Dec 312017
A small non-resident DOS keyboard buffer expander.
File KBE11.ZIP from The Programmer’s Corner in
Category Utilities for DOS and Windows Machines
A small non-resident DOS keyboard buffer expander.
File Name File Size Zip Size Zip Type
KBE.COM 275 260 deflated
KBE.DOC 3914 1715 deflated
RTEST.COM 287 248 deflated

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Contents of the KBE.DOC file

KBE: Keyboard Buffer Extender

A non-resident keyboard type-ahead memory extender

Ver 1.1 (c) 1991 W.C. Parke


KBE extends the MS-DOS keyboard type-ahead buffer from 16 keystrokes to
128 keystrokes. The extension is performed without requiring any extra
DOS memory, i.e. KBE does not allocate any additional memory from DOS
for itself or for the keyboard type-ahead buffer. The extended memory
for the keyboard is taken from a reserved but as-yet unused portion of
DOS memory in the DOS data area.

KBE is NOT a Terminate-and-Stay-Resident program! It does its job, then
departs from memory. Moreover, KBE is small and fast (it was written in
assembly code, resulting in a code 1/40th the size of a competing
utility written in a higher level language which performs the same
operations as KBE).


The syntax for operating KBE is:

KBE { on | off }

Typing the command


without any following parameters will show the current size of the keyboard
type-ahead buffer, while

KBE on
KBE off

sets the keyboard type-ahead buffer to the 128-key buffer or back to the
16-key default DOS buffer. The program will respond with a screen
message showing the current state of the buffer. If you do not wish
to see this message (as, for example, when executing KBE from within
the AUTOEXEC.BAT file, use the syntax:


to redirect the console output to the null device driver.

For batch file operation, KBE sets the ERRORLEVEL variable to:

No command parameter 0
16 keystroke buffer 1
128 keystroke buffer 2

Testing KBE:

To see the effect of the extended keyboard buffer, execute a DOS command
which takes a few seconds to finish, such as TYPE for a large document
file. While the file is being displayed on the screen, press and hold
down the 'x' key. If the document file display has not yet finished,
your x's will be stored away in the keyboard buffer. After the file
display is finished, the DOS will read the buffer and display the x's.
With KBE turned off, you will not be able to store more than 16 x's.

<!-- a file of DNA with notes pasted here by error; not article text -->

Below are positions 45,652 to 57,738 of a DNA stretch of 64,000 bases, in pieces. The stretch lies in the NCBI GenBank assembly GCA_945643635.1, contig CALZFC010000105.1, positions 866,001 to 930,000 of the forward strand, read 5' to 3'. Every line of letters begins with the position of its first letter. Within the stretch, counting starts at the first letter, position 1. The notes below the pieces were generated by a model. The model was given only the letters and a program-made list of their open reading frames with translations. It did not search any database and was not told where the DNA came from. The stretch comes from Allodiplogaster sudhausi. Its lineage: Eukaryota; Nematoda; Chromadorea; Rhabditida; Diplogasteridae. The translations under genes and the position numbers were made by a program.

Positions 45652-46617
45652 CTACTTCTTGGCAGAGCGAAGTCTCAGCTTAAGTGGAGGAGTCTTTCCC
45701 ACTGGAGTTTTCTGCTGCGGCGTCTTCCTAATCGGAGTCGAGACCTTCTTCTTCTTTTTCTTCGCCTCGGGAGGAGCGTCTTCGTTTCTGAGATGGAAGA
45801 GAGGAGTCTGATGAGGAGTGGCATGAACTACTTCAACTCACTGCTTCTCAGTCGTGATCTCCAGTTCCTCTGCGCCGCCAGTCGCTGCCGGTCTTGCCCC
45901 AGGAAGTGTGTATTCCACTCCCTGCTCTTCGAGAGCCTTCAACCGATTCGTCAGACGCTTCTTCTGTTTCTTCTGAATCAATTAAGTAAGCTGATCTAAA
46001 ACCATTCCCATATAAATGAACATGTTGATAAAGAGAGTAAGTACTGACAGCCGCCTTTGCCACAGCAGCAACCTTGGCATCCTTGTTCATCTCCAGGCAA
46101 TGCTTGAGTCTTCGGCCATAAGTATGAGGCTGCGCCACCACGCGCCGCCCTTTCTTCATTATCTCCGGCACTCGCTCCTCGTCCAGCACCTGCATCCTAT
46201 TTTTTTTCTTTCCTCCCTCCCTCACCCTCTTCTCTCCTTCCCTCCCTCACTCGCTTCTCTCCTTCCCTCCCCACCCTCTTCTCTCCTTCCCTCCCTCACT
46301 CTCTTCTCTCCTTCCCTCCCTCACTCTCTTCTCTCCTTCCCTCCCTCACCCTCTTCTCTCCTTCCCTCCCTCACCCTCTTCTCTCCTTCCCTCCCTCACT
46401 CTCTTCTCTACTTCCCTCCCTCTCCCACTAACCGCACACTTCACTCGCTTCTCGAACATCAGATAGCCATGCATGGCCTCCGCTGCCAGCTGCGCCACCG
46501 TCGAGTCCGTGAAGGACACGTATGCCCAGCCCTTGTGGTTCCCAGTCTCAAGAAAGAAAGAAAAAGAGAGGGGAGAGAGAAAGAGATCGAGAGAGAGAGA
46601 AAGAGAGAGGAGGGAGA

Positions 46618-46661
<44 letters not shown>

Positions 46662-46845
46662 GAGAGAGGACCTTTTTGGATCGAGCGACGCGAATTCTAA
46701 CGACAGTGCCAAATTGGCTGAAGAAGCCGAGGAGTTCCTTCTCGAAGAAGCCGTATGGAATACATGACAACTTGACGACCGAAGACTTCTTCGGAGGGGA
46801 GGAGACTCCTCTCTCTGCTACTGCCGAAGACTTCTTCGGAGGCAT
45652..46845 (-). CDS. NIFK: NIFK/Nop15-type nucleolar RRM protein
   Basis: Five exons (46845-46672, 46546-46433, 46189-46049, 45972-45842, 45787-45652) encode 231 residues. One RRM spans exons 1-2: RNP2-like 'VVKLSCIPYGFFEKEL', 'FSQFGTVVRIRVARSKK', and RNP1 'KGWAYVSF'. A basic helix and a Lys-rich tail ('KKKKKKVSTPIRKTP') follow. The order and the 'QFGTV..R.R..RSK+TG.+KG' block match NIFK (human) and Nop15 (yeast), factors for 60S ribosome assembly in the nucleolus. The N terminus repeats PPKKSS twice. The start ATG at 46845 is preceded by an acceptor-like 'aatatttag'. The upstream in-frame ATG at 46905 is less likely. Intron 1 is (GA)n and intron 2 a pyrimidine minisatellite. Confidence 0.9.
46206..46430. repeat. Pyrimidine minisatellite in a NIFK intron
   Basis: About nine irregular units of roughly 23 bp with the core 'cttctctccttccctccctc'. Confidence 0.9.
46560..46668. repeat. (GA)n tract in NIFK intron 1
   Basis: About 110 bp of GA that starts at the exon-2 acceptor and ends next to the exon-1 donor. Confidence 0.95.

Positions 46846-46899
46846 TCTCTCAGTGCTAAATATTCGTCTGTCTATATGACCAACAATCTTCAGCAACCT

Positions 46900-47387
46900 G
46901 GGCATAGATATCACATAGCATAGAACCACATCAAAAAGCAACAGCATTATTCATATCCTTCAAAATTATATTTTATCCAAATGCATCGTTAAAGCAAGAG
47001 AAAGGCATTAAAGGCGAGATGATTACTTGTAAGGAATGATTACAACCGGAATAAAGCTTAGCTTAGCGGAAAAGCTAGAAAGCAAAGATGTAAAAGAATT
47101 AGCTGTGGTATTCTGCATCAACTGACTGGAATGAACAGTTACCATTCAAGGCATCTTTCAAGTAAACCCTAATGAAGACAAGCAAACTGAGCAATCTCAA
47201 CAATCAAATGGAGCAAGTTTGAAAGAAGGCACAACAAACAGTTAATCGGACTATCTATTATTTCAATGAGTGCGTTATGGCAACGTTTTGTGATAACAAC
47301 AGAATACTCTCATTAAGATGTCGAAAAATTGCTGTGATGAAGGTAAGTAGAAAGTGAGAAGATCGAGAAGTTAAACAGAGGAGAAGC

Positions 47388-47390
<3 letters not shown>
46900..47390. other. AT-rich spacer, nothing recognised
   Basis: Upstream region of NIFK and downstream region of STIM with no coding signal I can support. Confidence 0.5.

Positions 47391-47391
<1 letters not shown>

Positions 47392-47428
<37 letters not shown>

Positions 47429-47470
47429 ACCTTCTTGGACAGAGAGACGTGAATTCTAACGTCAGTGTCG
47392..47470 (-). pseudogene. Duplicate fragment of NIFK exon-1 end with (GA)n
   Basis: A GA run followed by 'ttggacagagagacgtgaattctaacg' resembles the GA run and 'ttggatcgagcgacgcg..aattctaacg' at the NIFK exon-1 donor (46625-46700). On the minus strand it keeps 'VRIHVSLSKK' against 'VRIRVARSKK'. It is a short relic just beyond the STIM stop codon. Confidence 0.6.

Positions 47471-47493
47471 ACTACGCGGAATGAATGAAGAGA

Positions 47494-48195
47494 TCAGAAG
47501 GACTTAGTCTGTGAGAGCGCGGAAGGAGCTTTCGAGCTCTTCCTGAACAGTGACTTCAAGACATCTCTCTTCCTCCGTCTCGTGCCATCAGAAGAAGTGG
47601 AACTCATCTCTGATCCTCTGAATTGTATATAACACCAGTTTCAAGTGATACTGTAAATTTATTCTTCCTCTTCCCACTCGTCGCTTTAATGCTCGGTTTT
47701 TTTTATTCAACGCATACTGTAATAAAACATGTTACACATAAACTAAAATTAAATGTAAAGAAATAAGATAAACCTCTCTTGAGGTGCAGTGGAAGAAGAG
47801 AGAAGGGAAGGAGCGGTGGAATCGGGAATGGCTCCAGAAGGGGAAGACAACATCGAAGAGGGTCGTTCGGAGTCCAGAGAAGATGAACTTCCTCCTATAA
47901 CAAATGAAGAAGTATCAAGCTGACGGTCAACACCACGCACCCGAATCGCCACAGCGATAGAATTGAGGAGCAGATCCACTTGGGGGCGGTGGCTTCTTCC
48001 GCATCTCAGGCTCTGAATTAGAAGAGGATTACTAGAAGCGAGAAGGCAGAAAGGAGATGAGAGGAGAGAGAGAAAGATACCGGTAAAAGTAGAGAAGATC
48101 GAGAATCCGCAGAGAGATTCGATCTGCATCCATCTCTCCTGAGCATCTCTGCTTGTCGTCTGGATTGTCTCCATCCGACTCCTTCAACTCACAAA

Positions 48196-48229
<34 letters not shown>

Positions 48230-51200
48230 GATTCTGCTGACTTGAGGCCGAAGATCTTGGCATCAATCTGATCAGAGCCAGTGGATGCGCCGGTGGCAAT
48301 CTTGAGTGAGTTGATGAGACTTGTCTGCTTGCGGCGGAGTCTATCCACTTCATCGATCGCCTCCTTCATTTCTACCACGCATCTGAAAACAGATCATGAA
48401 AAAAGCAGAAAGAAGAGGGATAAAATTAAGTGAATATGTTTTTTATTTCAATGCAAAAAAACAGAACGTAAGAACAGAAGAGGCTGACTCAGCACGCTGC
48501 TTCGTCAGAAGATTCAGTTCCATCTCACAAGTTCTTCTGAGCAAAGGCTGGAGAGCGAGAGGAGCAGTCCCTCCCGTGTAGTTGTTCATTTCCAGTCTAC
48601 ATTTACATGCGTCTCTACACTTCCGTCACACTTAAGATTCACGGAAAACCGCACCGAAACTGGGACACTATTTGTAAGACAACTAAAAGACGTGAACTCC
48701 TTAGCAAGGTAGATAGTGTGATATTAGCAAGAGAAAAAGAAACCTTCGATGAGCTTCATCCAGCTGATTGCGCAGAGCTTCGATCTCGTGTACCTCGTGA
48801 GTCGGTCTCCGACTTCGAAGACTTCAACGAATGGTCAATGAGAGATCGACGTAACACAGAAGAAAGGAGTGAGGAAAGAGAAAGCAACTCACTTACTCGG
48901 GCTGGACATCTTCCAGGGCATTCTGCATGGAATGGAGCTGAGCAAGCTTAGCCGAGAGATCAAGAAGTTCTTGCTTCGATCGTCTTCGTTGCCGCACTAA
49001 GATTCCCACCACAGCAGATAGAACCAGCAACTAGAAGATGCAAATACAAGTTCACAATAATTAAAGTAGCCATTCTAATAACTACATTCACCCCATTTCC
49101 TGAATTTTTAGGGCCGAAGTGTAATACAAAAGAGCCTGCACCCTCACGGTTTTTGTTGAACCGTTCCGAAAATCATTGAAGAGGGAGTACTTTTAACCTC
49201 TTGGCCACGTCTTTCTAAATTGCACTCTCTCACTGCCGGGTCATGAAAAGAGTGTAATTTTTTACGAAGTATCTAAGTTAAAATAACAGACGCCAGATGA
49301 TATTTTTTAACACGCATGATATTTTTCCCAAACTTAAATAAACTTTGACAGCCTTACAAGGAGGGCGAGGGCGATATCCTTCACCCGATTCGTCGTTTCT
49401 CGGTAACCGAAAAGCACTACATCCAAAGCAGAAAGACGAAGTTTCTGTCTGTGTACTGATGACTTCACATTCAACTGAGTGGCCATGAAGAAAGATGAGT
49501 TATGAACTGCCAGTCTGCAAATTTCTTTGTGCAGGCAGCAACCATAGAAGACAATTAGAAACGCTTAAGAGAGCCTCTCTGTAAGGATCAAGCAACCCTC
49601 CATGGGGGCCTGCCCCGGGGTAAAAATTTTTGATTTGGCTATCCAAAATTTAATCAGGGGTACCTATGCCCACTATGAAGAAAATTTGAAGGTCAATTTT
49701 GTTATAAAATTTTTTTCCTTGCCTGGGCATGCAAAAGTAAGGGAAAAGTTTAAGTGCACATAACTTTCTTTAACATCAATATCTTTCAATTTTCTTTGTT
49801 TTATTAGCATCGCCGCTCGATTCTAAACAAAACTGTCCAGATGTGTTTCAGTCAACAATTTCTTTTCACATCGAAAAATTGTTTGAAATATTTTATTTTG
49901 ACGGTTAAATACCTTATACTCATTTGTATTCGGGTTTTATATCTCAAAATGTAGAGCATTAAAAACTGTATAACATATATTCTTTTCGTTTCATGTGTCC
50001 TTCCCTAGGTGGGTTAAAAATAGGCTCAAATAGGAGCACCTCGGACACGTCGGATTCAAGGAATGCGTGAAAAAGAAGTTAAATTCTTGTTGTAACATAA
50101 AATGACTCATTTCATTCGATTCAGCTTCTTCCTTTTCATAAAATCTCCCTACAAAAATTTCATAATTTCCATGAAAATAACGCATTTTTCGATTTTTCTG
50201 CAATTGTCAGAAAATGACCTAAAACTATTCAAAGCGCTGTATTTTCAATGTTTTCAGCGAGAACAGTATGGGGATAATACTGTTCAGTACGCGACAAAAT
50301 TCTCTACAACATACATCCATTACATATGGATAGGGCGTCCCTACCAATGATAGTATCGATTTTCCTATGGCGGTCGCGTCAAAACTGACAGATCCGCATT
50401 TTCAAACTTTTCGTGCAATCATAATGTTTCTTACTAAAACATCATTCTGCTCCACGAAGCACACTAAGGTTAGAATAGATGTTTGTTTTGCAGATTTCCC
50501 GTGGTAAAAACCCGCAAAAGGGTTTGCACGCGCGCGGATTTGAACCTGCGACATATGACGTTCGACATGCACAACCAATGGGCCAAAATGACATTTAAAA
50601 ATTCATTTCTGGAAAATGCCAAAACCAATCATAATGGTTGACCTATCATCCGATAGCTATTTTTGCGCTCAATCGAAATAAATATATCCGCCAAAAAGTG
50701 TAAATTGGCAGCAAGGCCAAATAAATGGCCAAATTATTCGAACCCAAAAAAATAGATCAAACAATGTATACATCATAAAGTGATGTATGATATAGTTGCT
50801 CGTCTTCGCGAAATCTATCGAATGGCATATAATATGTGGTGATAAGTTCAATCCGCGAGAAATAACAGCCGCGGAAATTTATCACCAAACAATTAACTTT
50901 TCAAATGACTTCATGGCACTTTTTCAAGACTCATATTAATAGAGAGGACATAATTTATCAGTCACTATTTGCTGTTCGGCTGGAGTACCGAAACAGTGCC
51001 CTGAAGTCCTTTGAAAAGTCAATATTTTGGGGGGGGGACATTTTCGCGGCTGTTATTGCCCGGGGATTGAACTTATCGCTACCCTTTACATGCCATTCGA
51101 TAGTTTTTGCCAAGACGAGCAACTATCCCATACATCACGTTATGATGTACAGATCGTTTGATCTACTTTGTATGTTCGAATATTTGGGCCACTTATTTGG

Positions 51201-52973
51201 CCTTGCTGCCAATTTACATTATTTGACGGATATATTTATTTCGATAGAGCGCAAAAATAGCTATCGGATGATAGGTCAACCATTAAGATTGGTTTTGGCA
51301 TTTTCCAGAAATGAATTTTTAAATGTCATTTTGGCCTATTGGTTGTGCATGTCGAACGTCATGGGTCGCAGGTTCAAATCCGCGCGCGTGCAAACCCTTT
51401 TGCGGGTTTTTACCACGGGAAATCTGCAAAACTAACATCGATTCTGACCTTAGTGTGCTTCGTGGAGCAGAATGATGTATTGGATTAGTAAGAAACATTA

when the buffer fills and you attempt to store more by holding the 'x'
key down, DOS will beep through the speaker to signal that the buffer
cannot accept more input. With KBE on, you can type up to 128
characters on the keyboard while DOS is busy performing some other
activity. This is particularly convenient when you want DOS to perform
a sequence of operations from keyboard entry, but you do not wish to
wait for DOS to finish one operation before you give the next

Testing Reserved Memory:

For those who are concerned that another program may have been designed
to make use of the same reserved DOS data buffer that KBE uses, the
utility RTEST is included. First, check that KBE has not set up its
keyboard buffer. This can be done by typing KBE to see if the response
is '...buffer is currently off'.

RTEST should be run twice. Once just after booting your computer use
RTEST with the syntax

RTEST initialize

(only first letter of 'initialize' is needed). This will initialize the
reserved DOS memory. Do not turn on KBE itself during these tests unless
you wish to see what effect such a program will have on the results of
RTEST. Then after running your suite of programs you would normally
use, run RTEST again, using the syntax:

RTEST review

You will then get a message on the screen to inform you whether the
reserved DOS memory has been used by one of your programs or not. If
your programs follow strict DOS protocol, none should have used that
memory. This is the most likely case. You can then feel confident in
using KBE to expand your keyboard type-ahead buffer.

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